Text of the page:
When I write my blogs, I’m typically providing you with some sort of SEC update, so I thought with this post I’d give some love to the FASB. It’s perfect timing, as the FASB has released a flurry of proposals over the last six weeks or so. So, what has the FASB been up to? Let’s check it out.
On September 29, the FASB issued ASU 2022-04, Liabilities – Supplier Finance Programs: Disclosure of Supplier Finance Program Obligations. Supplier finance programs, which are also referred to as reverse factoring, payables finance, or structured payable arrangements, allow a buyer to offer its suppliers the option for access to payment in advance of an invoice due date, which is paid by a third-party finance provider (or intermediary) on the basis of invoices that the buyer has confirmed as valid. Due to the lack of explicit disclosure requirements about these programs and the fact that the buyer party could present these obligations in the same line item as accounts payable on the balance sheet, this ASU was issued. ASU 2022-04 now requires the buyer to disclose both qualitative and qualitative information (at least annually) such as:
- Key terms of the program (e.g., payment terms, assets pledged as security, etc.)
- Outstanding confirmed amounts, including a rollforward of these amounts at year-end
- Where outstanding amounts are presented in the financial statements
ASU 2022-04 is effective for all entities for fiscal years beginning after December 15, 2022; however, the rollforward disclosure is effective for fiscal years beginning after December 15, 2023. Early adoption is permitted!
There have been other various proposed ASUs and exposure drafts that the FASB has released since October 1, including:
- On October 6, the FASB proposed ASU 2022-ED100 – Segment Reporting: Improvements to Reportable Segment Disclosures. Disclosed segment information is critically important in understanding a company’s various business activities (and is one of the more popular areas of SEC comment letters!). The FASB issued this proposal in order to improve disclosures and address requests from investors for more detailed information about a reportable segment’s expenses. One specific proposed disclosure includes “significant segment expenses that are regularly provided to the [CODM] and included within each reported measure of segment profit or loss (collectively referred to as the ‘significant expense principle’).” Comments are due by December 20, 2022. Note that once the FASB receives and considers feedback, they will establish an effective date.
- On October 18, the FASB issued an exposure draft (ED), 2022-ED200– Conceptual Framework for Financial Reporting – Chapter 2: The Reporting Entity. This ED would create a new chapter (Chapter 2) within the Conceptual Framework and would provide a framework for matters relating to the identification of a reporting entity. The ED describes a reporting entity as a “circumscribed area of economic activities that can be represented by general purpose financial reports that are useful to existing and potential investors, lenders, and other resource providers in making decisions about providing resources to the entity. This Chapter also proposes that combined or carve-out financial statements could represent a reporting entity if they meet certain criteria. Comments are due by January 16, 2023.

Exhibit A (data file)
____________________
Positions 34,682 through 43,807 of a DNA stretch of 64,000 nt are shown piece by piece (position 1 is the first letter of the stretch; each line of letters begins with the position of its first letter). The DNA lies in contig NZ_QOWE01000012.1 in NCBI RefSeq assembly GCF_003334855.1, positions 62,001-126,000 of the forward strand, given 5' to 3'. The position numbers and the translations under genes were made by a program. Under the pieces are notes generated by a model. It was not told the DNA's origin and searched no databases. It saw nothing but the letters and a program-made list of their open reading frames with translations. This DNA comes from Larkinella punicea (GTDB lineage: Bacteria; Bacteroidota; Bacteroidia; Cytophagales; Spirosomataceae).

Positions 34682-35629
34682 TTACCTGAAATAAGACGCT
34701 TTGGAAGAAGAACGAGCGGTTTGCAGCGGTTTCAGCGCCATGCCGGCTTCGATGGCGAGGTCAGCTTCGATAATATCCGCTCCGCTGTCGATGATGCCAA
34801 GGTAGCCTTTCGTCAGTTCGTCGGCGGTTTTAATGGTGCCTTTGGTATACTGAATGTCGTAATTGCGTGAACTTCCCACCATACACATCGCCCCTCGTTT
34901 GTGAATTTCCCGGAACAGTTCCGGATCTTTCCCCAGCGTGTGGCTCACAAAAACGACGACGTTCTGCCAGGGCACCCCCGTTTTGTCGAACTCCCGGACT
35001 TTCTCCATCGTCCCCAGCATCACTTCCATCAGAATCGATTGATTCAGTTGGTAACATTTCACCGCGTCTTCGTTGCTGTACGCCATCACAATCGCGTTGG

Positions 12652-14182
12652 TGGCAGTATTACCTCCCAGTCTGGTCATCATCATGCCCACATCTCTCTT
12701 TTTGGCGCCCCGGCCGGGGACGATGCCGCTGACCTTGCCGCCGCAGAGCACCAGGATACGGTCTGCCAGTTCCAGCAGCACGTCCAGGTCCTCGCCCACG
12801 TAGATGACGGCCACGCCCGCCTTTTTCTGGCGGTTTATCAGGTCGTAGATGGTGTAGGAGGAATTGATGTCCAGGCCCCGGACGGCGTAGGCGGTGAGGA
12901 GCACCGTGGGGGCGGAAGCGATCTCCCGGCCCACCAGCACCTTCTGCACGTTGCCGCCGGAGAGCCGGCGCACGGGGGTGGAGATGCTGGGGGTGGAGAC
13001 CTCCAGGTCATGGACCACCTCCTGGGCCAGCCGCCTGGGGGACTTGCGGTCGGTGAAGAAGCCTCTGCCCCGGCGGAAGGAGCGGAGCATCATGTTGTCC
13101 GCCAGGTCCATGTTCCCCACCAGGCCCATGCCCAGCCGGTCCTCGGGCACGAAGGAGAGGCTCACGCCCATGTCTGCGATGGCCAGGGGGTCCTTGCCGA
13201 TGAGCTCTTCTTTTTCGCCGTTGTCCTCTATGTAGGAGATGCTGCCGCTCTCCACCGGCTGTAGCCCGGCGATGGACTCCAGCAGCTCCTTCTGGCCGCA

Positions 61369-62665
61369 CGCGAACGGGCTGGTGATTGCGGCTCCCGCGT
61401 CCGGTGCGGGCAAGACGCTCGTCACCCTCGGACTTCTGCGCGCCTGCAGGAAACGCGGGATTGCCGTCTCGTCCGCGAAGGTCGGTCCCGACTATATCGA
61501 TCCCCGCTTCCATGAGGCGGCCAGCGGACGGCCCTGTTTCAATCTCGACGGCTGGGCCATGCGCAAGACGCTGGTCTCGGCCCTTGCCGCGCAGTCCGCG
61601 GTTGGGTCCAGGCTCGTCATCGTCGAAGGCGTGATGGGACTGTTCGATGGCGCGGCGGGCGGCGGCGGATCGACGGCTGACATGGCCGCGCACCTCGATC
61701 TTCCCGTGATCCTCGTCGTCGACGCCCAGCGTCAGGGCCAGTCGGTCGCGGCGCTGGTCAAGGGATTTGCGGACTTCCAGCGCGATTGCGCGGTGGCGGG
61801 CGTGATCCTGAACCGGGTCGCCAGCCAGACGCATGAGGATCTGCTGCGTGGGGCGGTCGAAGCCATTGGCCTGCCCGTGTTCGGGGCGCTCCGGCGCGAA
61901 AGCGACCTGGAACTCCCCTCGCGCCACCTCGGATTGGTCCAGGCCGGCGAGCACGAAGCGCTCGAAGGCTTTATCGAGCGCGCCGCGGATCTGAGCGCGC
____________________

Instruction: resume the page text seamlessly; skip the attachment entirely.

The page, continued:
- On October 27, the FASB proposed ASU 2022-ED300– Business Combinations – Joint Venture Formations: Recognition and Initial Measurement. Currently, there is no authoritative guidance on how a joint venture should recognize and initially measure assets contributed and liabilities assumed. This proposal would require that a joint venture apply a new basis of accounting upon formation and would require the venture to recognize and initially measure its assets and liabilities at fair value (with certain exceptions that are consistent with the business combinations guidance). Comments are due by December 27, 2022. Note that once the FASB receives and considers feedback, they will establish an effective date.
- Lastly, at its board meeting on October 12, the FASB decided to require companies that hold crypto assets to measure those crypto assets at fair value, in accordance with ASC 820, and that any increases/decreases in fair value would be recognized in OCI. Currently, most crypto assets are accounted for as intangible assets in accordance with ASC 350. More to come on this topic!
As always, please feel free to contact us with any questions or if you’re interested in any of our update trainings, where we provide all sorts of updates as it relates to both the FASB and SEC! Happy updating!
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This post is published to spread the love of GAAP and provided for informational purposes only. Although we are CPAs and have made every effort to ensure the factual accuracy of the post as of the date it was published, we are not responsible for your ultimate compliance with accounting or auditing standards and you agree not to hold us responsible for such. In addition, we take no responsibility for updating old posts, but may do so from time to time.